By Ron Edmondson Grace Comm. Church
Ron further develops some of the items he listed yesterday. . .
Recently I did a post called 10 reasons not to call yourself an empowering leader. It’s a good, brief overview of the dis-empowering actions and attitudes that some leaders fall into. But it’s not enough to know the problems. In this article I provide further explanation & solutions to the problems I identify.
Here are 10 reasons you may want to reconsider calling yourself an empowering leader AND some tips on what to do about each one:
1. Your number one answer is “NO”
A leader should practice saying “Yes,” even when he or she isn’t certain it’s the right decision. Many times, he or she will be proven wrong. Other times a mistake will be made. In those times, the leader shouldn’t claim, “I told you so,” but allow those times to help shape the empowered leader. You’ve learned from your mistakes and you should allow your leaders that opportunity as well. Saying “Yes” invites people to take risks and keeps them exploring new ideas for your team.
2. You have to personally approve every decision and control every outcome
The leader has to let go of control if she wants others on the team to continue exploring new ideas. Giving up the leader’s right to approve every decision implants ownership into the minds of the team members. People are more likely to give their best attention to things over which they personally have responsibility and control.
3. Everyone on your team works “for you” and not “with you”
If your team feels that they are merely an employee to do your bidding, they will most likely respond as an employee responds; working for a paycheck, rather than as partners on a team. The more the leader talks about and treats people around him or her as participants in attaining a common vision, the more likely others on the team will perform in that role, and perform at a higher level.
Mere employees are fine, they just aren’t as valuable, useful or reliable as trusted team members.
4. You use the word “I” more than the word “We”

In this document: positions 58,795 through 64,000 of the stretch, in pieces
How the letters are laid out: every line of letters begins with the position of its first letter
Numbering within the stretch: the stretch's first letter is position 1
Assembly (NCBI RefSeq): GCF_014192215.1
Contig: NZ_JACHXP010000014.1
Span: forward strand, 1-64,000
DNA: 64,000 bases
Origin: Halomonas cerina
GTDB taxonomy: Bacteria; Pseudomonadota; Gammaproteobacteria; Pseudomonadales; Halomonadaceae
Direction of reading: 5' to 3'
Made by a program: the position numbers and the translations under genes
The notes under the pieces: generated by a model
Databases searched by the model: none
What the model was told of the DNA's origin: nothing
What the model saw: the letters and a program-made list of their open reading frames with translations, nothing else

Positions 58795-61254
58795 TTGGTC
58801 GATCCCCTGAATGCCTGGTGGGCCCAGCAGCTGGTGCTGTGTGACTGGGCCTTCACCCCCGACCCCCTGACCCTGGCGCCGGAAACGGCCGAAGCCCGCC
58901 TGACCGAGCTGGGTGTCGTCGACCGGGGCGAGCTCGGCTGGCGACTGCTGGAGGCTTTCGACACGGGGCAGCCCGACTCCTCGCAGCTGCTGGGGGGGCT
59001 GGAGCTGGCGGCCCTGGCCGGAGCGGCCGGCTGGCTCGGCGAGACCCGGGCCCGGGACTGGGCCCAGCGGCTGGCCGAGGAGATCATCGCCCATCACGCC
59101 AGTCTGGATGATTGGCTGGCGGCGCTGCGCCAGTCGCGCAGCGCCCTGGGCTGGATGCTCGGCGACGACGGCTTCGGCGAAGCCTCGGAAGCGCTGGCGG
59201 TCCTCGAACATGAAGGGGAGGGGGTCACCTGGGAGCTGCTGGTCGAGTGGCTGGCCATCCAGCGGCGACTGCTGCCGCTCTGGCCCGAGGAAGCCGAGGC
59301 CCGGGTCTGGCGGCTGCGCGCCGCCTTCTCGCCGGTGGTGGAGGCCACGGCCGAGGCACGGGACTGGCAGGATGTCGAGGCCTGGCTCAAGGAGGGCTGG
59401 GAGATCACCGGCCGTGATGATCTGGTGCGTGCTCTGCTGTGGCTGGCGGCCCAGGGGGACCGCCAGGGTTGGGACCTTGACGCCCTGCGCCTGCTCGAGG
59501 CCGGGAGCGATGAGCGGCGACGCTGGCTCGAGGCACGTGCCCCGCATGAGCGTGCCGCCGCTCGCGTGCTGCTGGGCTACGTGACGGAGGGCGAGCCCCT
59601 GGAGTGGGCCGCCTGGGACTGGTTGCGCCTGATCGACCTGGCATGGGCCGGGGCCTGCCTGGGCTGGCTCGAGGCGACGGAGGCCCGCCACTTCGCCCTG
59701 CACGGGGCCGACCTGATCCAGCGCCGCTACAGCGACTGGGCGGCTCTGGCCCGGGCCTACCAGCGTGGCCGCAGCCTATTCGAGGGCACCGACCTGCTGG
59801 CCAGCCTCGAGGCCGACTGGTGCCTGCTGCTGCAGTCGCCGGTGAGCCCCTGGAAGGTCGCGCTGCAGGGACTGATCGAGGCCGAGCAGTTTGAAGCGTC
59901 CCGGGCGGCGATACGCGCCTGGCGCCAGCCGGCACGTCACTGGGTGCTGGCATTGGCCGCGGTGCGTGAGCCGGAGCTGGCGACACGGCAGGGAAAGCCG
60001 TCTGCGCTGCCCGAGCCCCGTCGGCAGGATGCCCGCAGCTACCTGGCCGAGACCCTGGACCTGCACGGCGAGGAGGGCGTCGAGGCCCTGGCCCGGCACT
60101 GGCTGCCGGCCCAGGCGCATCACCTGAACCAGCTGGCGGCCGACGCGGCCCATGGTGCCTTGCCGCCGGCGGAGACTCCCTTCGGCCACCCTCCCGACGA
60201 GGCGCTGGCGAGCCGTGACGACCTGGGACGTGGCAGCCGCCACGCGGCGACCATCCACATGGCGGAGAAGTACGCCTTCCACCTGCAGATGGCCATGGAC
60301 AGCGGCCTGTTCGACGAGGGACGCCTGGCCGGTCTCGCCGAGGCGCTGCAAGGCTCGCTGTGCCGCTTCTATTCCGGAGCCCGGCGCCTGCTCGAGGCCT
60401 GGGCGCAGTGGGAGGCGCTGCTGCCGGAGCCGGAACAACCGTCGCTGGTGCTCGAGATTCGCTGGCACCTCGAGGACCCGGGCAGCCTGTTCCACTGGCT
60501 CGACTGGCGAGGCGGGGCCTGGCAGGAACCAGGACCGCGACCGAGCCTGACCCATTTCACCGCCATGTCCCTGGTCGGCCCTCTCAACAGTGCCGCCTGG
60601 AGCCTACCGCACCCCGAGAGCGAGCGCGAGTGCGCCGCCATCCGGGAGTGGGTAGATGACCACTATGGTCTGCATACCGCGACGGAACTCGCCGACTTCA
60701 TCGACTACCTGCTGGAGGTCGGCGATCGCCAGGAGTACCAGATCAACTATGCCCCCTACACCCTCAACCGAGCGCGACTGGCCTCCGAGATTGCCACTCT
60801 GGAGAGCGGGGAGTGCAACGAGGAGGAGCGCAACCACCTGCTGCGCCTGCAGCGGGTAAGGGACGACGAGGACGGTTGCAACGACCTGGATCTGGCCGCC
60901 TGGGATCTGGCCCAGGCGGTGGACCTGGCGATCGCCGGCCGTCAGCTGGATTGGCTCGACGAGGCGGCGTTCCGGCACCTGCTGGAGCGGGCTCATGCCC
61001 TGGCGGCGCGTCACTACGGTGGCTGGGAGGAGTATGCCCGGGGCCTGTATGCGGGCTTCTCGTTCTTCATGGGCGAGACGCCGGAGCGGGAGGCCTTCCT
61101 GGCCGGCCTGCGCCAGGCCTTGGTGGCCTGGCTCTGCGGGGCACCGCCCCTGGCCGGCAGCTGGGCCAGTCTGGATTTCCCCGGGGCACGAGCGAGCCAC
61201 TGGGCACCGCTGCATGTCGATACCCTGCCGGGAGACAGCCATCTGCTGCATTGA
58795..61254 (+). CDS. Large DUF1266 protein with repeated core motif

A leader’s words carry more weight than he may realize. The best leaders I know rarely use the term “I”, because they love including others in the progress of their work. They love to share credit and spread responsibility, recognizing that the combined efforts of a team make an organization better.
5. Your idea of delegation is telling people what to do, when and how to do it
If a leader wants to delegate, then she has to delegate not only responsibility but also authority. Giving an assignment to someone should also mean giving them the right to choose the best ways to get it done and the general timetable for accomplishing the task. The leader may need to give a deadline for the task to be done, but then she should give some freedom for the one responsible to set the pace towards completion.
6. You say “Do this” far more than you ask “What should we do?”
If a leader wants true team members, then he will have to welcome input by soliciting ideas from others on the team. If people feel they never have a voice at the table, they are less likely to dream new ideas for the team. Eventually, if someone with leadership abilities isn’t allowed to contribute to the discussion, she will look for a place to serve where her input is valued.
7. Nothing happens in your organization without your knowledge
The best delegators I know lead people who are capable of carrying a task to completion without being hand-held through the process. When I see a team accomplishing great things that the lead person doesn’t even know about, I know it is a healthy leader and most likely a healthy team. The leader should be close enough to other areas of the organization to know progress is being made, but should be comfortable with not knowing all the details of accomplishment.
8. You consistently reverse the decisions of the team
There will be times when it is imperative for the leader to reverse a decision made by others on the team, but this should be a rare occurrence. No one likes to waste his or her time and energy on something, which will never be valued or used. It would almost be better to let a few bad decisions go forward than for the leader to shut down the team from wanting to try new things.
9. You control information because information is power
Leaders should willingly share information with the team necessary for completion of their work, but also for motivation, team building, collaboration and a sense of ownership by the entire team. Additionally, information should flow through an organization freely, not simply from the top down. The leader who is closed to learning from those that technically work “for him” will quickly find that the best ideas are never heard.
10. You crush people when they make a mistake
People on the team watch how the leader handles other team member’s mistakes. If they see the leader as forgiving and applying grace to the situation, they are more likely to take a risk. If a team member believes she will feel the crushing weight of defeat if a mistake is made, she will rarely venture outside what is absolutely required to get the job done.
If you desire to be an empowering leader, you desire a challenging task. It requires more risk-taking, a greater value placed upon other people’s skills, and a willingness to humble yourself. Great organizations, however, are built by those leaders willing to empower others to lead well.
Which of these areas is hardest for you to do as a leader?
Ron Edmondson is the founder and Co-Pastor of Grace Community Church in Clarksville, TN. Follow his thoughts on leadership, church and culture at RonEdmondson.com.
3 John 8